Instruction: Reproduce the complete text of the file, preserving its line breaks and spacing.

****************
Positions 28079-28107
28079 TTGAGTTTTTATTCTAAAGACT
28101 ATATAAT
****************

Positions 28079-28107
28079 TTGAGTTTTTATTCTAAAGACT
28101 ATATAAT